A sedated child must be continually monitored during dental treatment for vital signs: heart rate, respiration rate, blood pressure, temperature, and blood oxygen level — by a designated auxiliary staff member. Ventilation (air entering and leaving the lungs) may also be monitored by measuring exhaled carbon dioxide.

The American Academy of Pediatrics, the American Academy of Pediatric Dentistry, and the American Dental Association have jointly established criteria for the use of oral conscious sedation in pediatric dentistry.

Just as in medicine, the dentist performing oral conscious sedation must have the training necessary to provide this service safely and effectively.

Pediatric oral conscious sedation in both medicine and dentistry is becoming more widespread as newer, safer drugs are being used; as practitioners are gaining advanced training and experience in their use; and as better monitoring and emergency preparedness equipment is made available at lower costs. It’s a choice being made by many parents like you who want their children to receive necessary dental care without lingering, unpleasant memories that may last into adulthood.

For more information on pediatric dentistry under general anesthesia, contact Today’s Dental of Boxborough.

Dentistry Under General Anesthesia for Kids– Acton, Boxborough, MA

Joseph Coupal - Tuesday, January 10, 2017

Todays Dental of Boxborough, Boxborough, MA Safety is of greatest concern for children receiving dental sedation. Dentists may recommend sedation for long, complex procedures and for patients who are especially young or nervous. Sedating a patient is a safe procedure, and parents can help reduce the risks and stress level for their child before, during and after the treatment.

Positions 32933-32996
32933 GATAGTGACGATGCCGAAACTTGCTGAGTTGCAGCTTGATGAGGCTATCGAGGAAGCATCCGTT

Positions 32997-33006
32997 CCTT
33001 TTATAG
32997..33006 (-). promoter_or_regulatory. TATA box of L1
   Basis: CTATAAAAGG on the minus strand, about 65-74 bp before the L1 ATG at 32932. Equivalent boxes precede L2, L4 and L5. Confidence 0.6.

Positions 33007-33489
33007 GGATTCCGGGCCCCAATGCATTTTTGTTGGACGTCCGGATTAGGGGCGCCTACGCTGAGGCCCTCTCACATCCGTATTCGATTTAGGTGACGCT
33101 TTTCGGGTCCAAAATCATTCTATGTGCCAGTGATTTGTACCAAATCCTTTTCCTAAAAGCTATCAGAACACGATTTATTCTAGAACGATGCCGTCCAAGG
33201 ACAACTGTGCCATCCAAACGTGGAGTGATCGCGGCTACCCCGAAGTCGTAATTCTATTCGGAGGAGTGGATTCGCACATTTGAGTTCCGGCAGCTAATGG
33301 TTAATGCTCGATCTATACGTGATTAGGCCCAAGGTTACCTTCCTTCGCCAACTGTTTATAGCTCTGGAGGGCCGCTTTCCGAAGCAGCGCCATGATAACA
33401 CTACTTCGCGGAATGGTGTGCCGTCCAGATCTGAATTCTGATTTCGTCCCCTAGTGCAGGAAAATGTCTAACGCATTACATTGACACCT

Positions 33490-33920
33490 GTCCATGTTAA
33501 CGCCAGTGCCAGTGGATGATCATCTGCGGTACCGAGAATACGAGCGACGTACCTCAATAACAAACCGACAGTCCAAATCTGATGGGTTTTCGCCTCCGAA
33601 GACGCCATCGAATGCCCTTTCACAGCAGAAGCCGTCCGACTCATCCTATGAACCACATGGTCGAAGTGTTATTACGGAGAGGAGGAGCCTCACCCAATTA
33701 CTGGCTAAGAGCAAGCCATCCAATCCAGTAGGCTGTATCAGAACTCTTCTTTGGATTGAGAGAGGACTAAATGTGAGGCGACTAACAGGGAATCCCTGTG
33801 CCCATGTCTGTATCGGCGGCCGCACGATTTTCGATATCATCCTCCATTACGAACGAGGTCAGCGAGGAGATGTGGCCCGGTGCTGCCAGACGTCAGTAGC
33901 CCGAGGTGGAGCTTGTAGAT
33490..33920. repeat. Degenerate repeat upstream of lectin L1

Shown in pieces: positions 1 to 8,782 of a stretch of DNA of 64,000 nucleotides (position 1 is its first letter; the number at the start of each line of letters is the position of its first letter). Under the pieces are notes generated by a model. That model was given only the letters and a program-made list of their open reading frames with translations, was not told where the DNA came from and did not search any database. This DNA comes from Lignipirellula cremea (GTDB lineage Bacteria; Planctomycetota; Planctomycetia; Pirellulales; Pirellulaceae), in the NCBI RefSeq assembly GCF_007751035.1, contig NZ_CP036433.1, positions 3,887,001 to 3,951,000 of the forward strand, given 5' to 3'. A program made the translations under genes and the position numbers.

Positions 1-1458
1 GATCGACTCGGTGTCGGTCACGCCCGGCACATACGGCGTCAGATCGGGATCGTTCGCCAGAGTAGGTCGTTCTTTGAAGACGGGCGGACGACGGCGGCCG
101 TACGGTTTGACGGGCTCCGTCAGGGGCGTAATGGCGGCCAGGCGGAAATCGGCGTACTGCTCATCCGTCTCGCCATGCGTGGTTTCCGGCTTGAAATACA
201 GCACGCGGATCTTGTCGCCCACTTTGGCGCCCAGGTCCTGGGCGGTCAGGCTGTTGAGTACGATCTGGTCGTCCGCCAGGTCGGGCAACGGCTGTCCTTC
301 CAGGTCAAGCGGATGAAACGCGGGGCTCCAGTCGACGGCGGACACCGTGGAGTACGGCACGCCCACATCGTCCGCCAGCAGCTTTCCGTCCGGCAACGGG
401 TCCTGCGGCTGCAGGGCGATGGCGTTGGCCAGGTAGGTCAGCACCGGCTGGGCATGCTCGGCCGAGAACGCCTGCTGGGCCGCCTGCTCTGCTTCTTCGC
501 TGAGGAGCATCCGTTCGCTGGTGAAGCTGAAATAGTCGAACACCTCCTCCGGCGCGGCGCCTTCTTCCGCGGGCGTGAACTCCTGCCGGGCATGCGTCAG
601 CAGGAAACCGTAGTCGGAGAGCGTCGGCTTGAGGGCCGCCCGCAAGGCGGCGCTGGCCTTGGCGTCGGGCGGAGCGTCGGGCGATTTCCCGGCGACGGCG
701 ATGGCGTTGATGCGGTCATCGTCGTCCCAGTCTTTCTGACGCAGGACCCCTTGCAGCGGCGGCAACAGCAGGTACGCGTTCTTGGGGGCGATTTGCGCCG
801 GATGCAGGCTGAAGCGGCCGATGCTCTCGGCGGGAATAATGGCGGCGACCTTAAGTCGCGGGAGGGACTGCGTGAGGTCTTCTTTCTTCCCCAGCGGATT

Types of Sedation

Oral sedation, nitrous oxide and intravenous sedation are the major types of sedation dentists provide. Oral sedation is taken by mouth or through the nose as soon as the patient arrives at the appointment, as the medicine usually takes up to 20 minutes to work. Oral sedation doesn't put patients to sleep, but it helps them stay calm and relaxed.

Nitrous oxide, or laughing gas, also helps children remain calm. A mask delivers a mixture of nitrous oxide and oxygen, and within five minutes, the patient relaxes and experiences euphoric feelings. At the end of the procedure, pure oxygen is given to the patient to clear out any remaining nitrous oxide.

Intravenous sedation is delivered through a needle inserted into the patient's vein. Nitrous oxide is used to send the child to sleep before intravenous sedation is administered.

Safety Checks

For dentists, ensuring the safety for pediatric dentistry under general anesthesia is paramount. While sedated, the patient's blood oxygen level, blood pressure, temperature and heart rate are closely monitored. A patient who requires general anesthesia may be referred to the dental hospital.

Dental sedation is a safe and fuss-free procedure with the right preparation and proper care after it's over. By communicating clearly with your child's dentist, you'll provide the best possible experience for your child.

For more information on pediatric dentistry under general anesthesia, contact Today's Dental of Boxborough.


Happy New Year 2017 from Today's Dental of Boxborough!

Joseph Coupal - Thursday, January 05, 2017

Today's Dental of BoxboroughA fresh new year has arrived once again. It’s the time to be thankful for everything we have and for everything we have achieved in the past year. But it is also time to start new, start strong, and accomplish everything we want to do this year.